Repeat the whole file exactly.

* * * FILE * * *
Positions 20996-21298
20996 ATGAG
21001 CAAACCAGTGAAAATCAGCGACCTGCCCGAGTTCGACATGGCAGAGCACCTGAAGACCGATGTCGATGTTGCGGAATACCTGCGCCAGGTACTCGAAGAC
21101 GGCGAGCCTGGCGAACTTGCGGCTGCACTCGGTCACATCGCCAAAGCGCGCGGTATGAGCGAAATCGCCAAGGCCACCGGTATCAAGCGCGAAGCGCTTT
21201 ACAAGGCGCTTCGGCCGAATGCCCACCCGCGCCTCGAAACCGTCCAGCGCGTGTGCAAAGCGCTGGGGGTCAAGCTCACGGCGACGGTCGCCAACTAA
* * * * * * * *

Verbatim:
Positions 20996-21298
20996 ATGAG
21001 CAAACCAGTGAAAATCAGCGACCTGCCCGAGTTCGACATGGCAGAGCACCTGAAGACCGATGTCGATGTTGCGGAATACCTGCGCCAGGTACTCGAAGAC
21101 GGCGAGCCTGGCGAACTTGCGGCTGCACTCGGTCACATCGCCAAAGCGCGCGGTATGAGCGAAATCGCCAAGGCCACCGGTATCAAGCGCGAAGCGCTTT
21201 ACAAGGCGCTTCGGCCGAATGCCCACCCGCGCCTCGAAACCGTCCAGCGCGTGTGCAAAGCGCTGGGGGTCAAGCTCACGGCGACGGTCGCCAACTAA